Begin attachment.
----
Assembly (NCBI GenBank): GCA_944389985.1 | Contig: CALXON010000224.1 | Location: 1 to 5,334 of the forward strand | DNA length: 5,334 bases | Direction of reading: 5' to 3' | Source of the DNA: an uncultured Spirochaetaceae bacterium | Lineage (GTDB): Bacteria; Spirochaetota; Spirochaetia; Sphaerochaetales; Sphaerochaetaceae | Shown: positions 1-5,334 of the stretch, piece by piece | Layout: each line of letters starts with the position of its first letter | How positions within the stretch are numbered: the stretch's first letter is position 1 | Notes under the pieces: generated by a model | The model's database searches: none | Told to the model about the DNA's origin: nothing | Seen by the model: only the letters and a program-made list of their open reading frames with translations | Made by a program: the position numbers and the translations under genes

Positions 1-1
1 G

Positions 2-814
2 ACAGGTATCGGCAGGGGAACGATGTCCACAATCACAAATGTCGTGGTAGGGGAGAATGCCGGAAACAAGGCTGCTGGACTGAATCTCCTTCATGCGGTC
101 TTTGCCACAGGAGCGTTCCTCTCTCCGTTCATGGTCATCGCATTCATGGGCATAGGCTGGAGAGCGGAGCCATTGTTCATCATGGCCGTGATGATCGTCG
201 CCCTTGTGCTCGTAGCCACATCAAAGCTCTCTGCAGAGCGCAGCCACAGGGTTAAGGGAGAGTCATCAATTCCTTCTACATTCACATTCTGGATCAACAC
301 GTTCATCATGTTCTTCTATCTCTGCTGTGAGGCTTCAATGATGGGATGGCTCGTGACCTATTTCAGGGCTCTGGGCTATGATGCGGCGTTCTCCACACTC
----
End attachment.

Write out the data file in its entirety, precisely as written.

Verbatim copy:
Assembly (NCBI GenBank): GCA_944389985.1 | Contig: CALXON010000224.1 | Location: 1 to 5,334 of the forward strand | DNA length: 5,334 bases | Direction of reading: 5' to 3' | Source of the DNA: an uncultured Spirochaetaceae bacterium | Lineage (GTDB): Bacteria; Spirochaetota; Spirochaetia; Sphaerochaetales; Sphaerochaetaceae | Shown: positions 1-5,334 of the stretch, piece by piece | Layout: each line of letters starts with the position of its first letter | How positions within the stretch are numbered: the stretch's first letter is position 1 | Notes under the pieces: generated by a model | The model's database searches: none | Told to the model about the DNA's origin: nothing | Seen by the model: only the letters and a program-made list of their open reading frames with translations | Made by a program: the position numbers and the translations under genes

Positions 1-1
1 G

Positions 2-814
2 ACAGGTATCGGCAGGGGAACGATGTCCACAATCACAAATGTCGTGGTAGGGGAGAATGCCGGAAACAAGGCTGCTGGACTGAATCTCCTTCATGCGGTC
101 TTTGCCACAGGAGCGTTCCTCTCTCCGTTCATGGTCATCGCATTCATGGGCATAGGCTGGAGAGCGGAGCCATTGTTCATCATGGCCGTGATGATCGTCG
201 CCCTTGTGCTCGTAGCCACATCAAAGCTCTCTGCAGAGCGCAGCCACAGGGTTAAGGGAGAGTCATCAATTCCTTCTACATTCACATTCTGGATCAACAC
301 GTTCATCATGTTCTTCTATCTCTGCTGTGAGGCTTCAATGATGGGATGGCTCGTGACCTATTTCAGGGCTCTGGGCTATGATGCGGCGTTCTCCACACTC